As we approach the October renewal, PII insurers will undoubtedly begin to focus on risks associated with the response to Covid-19. While some might revise proposal forms to include specific questions, we always encourage firms to include a covering letter or summary to highlight or expand on any issues that are not otherwise covered on the proposal form. For firms that renew on 1 October 2020 this is going to be more important than ever.
Points that firms should consider highlighting are as follows:
Remote working arrangements
Had you planned for a scenario whereby your office would be closed and fee earners were required to work from home? How did those plans work when put to the test? Is your IT sufficiently robust and secure? How is work undertaken remotely supervised and audited? Insurers will want to know the extent to which you have been able to maintain “business as usual”.
Risk management initiatives
Risk management is always important and insurers will be looking for reassurance that procedures were quickly adapted or introduced to meet the additional challenges of remote working. An overview of any new initiatives you adopted will be of interest to insurers and provide them with a level of comfort. Some of the issues to consider are IT security, maintaining client confidentiality, arrangements to cover the files of fee earners who were furloughed, training and supervision arrangements for fee earners deployed to different parts of the business, document management and procedures for taking will instructions and the execution of wills and other original documents.
The impact of Covid-19 on workloads and new business has differed across firms. Some smaller private client firms have reported an upturn in business as a result of an increase in people wanting to complete wills. On the flip side, new instructions have dropped off a cliff for those firms with a significant conveyancing practice. It will be important to update your insurer on the experience of your firm, any reduction or increase in business and how you have managed that from both a practical and financial perspective.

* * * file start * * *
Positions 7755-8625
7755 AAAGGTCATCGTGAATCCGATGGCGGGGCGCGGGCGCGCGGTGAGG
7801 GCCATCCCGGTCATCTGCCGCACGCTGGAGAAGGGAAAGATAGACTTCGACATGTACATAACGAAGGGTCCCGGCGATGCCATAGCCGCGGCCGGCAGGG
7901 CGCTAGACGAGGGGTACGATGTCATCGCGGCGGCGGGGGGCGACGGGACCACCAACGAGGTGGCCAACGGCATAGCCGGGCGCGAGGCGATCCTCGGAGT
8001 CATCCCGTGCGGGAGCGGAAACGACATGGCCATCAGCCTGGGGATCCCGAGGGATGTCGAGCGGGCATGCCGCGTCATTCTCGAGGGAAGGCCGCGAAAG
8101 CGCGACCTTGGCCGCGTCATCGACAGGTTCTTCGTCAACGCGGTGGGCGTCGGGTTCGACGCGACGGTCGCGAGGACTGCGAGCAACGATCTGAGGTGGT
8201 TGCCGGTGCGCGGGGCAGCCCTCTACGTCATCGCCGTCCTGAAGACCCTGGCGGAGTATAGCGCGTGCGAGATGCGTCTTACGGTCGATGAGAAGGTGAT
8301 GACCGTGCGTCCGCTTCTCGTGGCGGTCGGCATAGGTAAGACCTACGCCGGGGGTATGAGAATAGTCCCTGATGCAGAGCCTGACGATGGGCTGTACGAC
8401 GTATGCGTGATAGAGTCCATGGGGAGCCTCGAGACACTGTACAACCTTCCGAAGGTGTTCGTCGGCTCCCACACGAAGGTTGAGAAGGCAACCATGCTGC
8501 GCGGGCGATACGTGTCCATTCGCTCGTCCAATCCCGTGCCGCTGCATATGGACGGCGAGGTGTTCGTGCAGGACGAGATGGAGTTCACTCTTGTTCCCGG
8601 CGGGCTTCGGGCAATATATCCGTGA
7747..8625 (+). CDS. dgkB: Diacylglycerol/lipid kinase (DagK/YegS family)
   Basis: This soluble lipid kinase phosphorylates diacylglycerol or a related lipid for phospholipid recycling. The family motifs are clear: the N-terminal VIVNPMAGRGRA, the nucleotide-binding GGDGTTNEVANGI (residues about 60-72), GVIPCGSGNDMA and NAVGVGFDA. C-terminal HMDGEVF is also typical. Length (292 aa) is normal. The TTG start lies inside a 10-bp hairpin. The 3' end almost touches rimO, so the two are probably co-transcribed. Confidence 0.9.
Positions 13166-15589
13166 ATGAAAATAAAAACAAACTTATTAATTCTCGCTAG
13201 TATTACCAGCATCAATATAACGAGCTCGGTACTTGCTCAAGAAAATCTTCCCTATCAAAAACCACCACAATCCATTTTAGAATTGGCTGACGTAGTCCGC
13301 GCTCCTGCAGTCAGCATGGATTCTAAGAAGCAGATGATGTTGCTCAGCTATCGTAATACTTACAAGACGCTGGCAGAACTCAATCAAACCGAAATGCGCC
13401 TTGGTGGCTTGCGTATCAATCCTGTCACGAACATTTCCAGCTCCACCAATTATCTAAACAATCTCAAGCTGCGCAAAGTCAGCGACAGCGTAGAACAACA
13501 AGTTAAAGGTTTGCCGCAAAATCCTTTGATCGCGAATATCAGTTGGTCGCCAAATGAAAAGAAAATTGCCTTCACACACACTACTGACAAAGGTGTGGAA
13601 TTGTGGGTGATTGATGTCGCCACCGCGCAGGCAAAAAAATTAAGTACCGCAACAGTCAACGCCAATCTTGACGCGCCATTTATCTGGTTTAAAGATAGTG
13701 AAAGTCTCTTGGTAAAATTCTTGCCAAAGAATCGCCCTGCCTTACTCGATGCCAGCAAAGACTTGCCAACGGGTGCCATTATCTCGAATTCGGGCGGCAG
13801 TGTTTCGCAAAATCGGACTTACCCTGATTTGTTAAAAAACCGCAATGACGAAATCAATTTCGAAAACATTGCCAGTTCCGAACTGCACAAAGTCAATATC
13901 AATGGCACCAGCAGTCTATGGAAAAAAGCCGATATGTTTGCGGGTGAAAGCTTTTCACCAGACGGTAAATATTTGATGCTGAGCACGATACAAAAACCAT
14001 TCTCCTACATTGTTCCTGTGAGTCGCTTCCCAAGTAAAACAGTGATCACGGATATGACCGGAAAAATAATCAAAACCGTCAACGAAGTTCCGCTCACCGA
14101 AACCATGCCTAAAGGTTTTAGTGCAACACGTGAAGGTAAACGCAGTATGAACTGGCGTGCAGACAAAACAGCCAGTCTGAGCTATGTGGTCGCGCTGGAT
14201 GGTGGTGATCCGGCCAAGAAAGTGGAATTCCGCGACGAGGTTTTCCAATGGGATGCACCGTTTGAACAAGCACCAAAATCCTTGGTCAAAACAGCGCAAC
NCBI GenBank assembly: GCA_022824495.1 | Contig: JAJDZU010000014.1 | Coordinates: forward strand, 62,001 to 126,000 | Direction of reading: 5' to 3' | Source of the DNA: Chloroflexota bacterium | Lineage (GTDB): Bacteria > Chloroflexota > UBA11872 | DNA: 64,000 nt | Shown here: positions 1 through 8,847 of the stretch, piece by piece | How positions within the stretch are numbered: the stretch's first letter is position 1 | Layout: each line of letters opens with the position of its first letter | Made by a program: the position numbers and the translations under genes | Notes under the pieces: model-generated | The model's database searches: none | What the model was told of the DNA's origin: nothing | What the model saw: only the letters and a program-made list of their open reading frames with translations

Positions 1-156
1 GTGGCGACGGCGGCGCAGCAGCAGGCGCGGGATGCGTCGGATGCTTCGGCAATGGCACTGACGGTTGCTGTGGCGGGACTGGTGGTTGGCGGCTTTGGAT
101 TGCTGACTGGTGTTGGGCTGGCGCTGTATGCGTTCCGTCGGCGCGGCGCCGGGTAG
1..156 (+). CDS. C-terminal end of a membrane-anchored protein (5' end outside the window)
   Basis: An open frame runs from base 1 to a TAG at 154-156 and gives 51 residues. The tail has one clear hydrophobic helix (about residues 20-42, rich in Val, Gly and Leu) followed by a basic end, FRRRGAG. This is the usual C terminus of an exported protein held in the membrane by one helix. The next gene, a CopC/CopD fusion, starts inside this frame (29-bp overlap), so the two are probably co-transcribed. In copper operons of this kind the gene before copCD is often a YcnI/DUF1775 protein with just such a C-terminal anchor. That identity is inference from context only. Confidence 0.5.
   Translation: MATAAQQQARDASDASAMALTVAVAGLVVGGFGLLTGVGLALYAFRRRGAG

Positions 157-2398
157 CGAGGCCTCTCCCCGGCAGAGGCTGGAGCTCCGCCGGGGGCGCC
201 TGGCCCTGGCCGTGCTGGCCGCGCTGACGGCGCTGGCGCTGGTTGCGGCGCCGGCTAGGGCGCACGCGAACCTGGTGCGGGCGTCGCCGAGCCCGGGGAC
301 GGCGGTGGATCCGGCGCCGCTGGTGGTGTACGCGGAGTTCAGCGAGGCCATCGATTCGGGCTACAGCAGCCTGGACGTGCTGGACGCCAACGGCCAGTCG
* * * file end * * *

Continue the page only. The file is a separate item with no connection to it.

Insurers are aware that the cash position is going to be severely affected for many law firms. They are also likely to be concerned about a potential increase in unpaid run-off premium if solvency issues lead to the closure of firms in the wake of the crisis. The risk of financially stressed firms taking on work in areas where they do not have expertise will also be on their radar. It is therefore critical that firms focus on financial management over the coming weeks. You need to know and understand your numbers and be ready to explain your plan to weather the storm.
The future outlook is important. Firms need to revise their budgets…..and be ready to revise again if there is a further lockdown in the coming weeks. If your plans are not realistic, or you don’t have any, then this will be a source of concern to insurers.
If your firm renews their PII on (or before) 1 October, then we urge you to start working on this now. This is not the year to leave it until the last minute. Howden offers the following advice:
For more analysis of the 1 April 2020 renewal look out for the Howden Market Report for Solicitors’ PII to be published in June 2020.
Legal Consultant, Howden PII